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  • Writer's pictureNancy Willbern, PhD

My Teacher

  (This post was originally published on June 1, 2018)

          I have recently been re-listening to the audible version of Soul Craft by Dr. Bill Plotkin. I highly recommend it if you are interested in exploring the world of the Feminine or finding out more about your Soul’s calling. There is so much in it, but one of the things talked about a lot is how much we can learn from Nature. Whether the insights come as strictly our projections or as some form of literal communion among living things, I couldn’t tell you but I am fascinated with the experience regardless of its real source.

          One day last week, I was listening to a chapter which suggests going out into nature and in essence being open to simply observing what you notice, what catches your attention. See if you can set your rational mind aside for a little while and just be there in it, with it and watch. So, that is what I did. I went out on my back porch and sat down at the table which gives a full view of the wild woods that lie just beyond our fence line. I was going to be open and just wait and watch to see what Nature might bring me - a sign, a gift, an insight. “Maybe a painted bunting or a yellow butterfly, maybe an unusual chirp from a courting bird....” I clearly did not completely set aside my very active brain.

          As soon as I sat down at the table, I saw a little black rock squirrel eating bird seed that had fallen from the feeder above. I was so excited! I love those rock squirrels. They are very different from their more extroverted tree squirrel cousins. They are timid and careful. They won’t come up into the yard if Dave and I are out there. And they sure won’t come up when TBone, our Golden Retriever is anywhere near. I sat there, feeling so happy, so gifted by this little cherished friend. I watched as he nibbled on the sunflower seeds, meticulously disposing of their shells. I sat and watched and then so did TBone who had come out with me. He spotted him as soon as I did, raised up quietly on all fours and stealthily moved onto point. I saw this and immediately said, “No, TBone,” he’s our friend,” which is the typical language I use whenever we encounter a deer or rabbit on one of our walks. “No, TBone,” I said again as he strengthened his pose. In complete disregard of my warning, TBone charged. The little rock squirrel was caught completely off-guard. And although he scampered towards the fence, TBone was too quick, grabbed him into his teeth and began to shake the little defenseless creature as I ran down the steps, screaming at TBone, “NO! NO!” I grabbed his collar and yelled out, “Release!” TBone let the squirrel go and I pulled him up the stairs and inside the house the whole time yelling “NO! NO! NO!”

          I went back to the dying squirrel and watched as he took his last two breaths. I kept telling him, “I’m so sorry. I’m so sorry. He didn’t mean it. He didn’t mean it.” I was instantly caught in an internal struggle. I knew that TBone had been bred to be a hunter. No one had taught him how to go after prey like that. He knew how to do it in every fiber of his body. And the truth is, he had done a good job of it. In all the five years of his life, this was the first time he had ever caught a squirrel. He had chased countless of them, but the tree squirrels have always been too fast for him. This time, this shy one never looked up. He didn’t even hear us come out onto the porch. He had been so unsuspecting. I knew that TBone was not being bad. He’s a really friendly dog. He was not attacking out of anger or meanness. He was being himself. He was being true to his nature, but at the same time, I really like those shy, little rock squirrels. Whenever I happen to see one tentatively poke his nose through the fence, my heart gets happy. I feel so lucky to be there with one of them. It’s such a rare occasion.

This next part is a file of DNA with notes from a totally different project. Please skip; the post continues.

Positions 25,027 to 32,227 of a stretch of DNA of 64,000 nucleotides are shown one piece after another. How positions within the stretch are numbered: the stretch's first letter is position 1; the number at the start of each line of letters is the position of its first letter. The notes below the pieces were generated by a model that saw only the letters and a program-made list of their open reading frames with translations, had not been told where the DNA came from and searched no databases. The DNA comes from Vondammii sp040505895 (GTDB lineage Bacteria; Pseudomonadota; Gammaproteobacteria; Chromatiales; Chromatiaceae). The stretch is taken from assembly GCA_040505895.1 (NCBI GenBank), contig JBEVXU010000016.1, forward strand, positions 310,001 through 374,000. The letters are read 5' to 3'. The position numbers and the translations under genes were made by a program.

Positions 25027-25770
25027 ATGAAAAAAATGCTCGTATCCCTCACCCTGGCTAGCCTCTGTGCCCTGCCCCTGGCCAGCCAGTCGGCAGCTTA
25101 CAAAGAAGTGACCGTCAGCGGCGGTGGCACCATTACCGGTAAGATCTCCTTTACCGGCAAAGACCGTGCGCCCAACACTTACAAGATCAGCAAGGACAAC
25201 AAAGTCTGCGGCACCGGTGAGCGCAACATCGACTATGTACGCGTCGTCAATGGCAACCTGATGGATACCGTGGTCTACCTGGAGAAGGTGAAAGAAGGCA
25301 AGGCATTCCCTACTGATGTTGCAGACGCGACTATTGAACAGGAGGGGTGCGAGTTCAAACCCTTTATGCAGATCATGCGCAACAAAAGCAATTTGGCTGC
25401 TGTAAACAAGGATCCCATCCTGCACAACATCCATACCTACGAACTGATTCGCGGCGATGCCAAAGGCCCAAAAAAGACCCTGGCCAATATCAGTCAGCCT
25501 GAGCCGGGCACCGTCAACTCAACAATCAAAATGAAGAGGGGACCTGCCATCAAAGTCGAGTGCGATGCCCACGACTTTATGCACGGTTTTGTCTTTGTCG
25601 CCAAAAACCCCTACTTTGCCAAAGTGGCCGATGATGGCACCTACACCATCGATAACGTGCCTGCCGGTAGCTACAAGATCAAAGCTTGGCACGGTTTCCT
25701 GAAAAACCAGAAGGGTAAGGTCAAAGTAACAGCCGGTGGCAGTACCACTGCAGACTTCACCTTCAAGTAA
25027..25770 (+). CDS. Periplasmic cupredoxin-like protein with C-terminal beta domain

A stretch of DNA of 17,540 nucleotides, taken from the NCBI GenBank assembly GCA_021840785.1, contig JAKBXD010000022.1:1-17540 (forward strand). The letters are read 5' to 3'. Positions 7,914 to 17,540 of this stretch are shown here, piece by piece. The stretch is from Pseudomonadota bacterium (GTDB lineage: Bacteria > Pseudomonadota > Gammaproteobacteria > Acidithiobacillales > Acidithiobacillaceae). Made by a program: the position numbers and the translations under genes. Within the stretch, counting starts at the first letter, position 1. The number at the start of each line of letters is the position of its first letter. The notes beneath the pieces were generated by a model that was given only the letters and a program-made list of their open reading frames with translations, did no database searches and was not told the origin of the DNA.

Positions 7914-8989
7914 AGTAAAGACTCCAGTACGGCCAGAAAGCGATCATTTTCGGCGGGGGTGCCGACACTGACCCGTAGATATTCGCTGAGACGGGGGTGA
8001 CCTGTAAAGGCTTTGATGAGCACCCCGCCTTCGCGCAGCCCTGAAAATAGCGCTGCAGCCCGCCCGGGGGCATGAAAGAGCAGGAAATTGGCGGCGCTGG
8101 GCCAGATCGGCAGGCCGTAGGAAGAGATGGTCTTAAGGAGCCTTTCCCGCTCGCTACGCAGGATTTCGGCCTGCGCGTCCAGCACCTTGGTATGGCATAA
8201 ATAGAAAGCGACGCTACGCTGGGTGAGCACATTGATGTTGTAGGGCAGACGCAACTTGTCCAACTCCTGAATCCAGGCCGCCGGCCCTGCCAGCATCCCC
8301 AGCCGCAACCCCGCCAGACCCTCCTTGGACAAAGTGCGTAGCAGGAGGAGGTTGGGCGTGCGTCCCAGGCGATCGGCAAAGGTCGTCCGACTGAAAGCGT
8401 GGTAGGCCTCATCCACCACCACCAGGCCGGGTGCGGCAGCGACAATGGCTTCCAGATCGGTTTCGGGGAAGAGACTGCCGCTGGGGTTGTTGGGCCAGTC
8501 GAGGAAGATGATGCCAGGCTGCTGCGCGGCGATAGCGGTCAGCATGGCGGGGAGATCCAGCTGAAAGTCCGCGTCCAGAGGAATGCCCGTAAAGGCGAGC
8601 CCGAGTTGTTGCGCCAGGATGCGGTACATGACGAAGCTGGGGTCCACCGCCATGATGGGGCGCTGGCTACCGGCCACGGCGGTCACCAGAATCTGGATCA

After I stroked the rock squirrel’s fur, I went out to the garage and got a couple of plastic bags and a shovel. I carefully placed him in a bag, then went out the back gate, dug him a shallow grave and covered it with dry leaves. I would let Nature take it from there. I went back inside and sat with TBone, talking with him softly to let him know that I understood. I understood him but the truth is, I was left bewildered.

          I had gone out to commune with nature, to let it bring me some new awareness. You know to have a few blissful moments of Kumbaya. I was not expecting to witness a brutal murder! What was this? What was I supposed to get from it? I went back to my chair on the covered porch, went inside myself and asked for clarification from an Inner Wisdom. Here is what I got:

          Nancy, this was our gift to you. Your being shocked by it exposes the degree to which you still think you know ... you know what life is about, you know what should and should not happen, you know what is right and what is wrong, what is good and what is bad. It exposes the extent to which you still live out of assumptions that you label as not only true but of the highest value. Can you widen your lens? What if TBone and the rock squirrel had some sort of karmic contract with each other? What if TBone’s quick kill was more kind than the squirrel’s slow demise? Could it be that the squirrel was sick? Could that be why he didn’t hear your approach or even when you told TBone “No?” Your surprise over the interaction between TBone and the squirrel, your assumption that it should not have happened, your assumption that Loving Wisdom only comes in sweet packages is the gift that the interaction carries with it. You still think you know. Move deeper into Beginner’s Mind, into a deeper space of, “I know nothing, show me.” And Life will bring you many wonders that you could never predict.

Stock image from Pixabay


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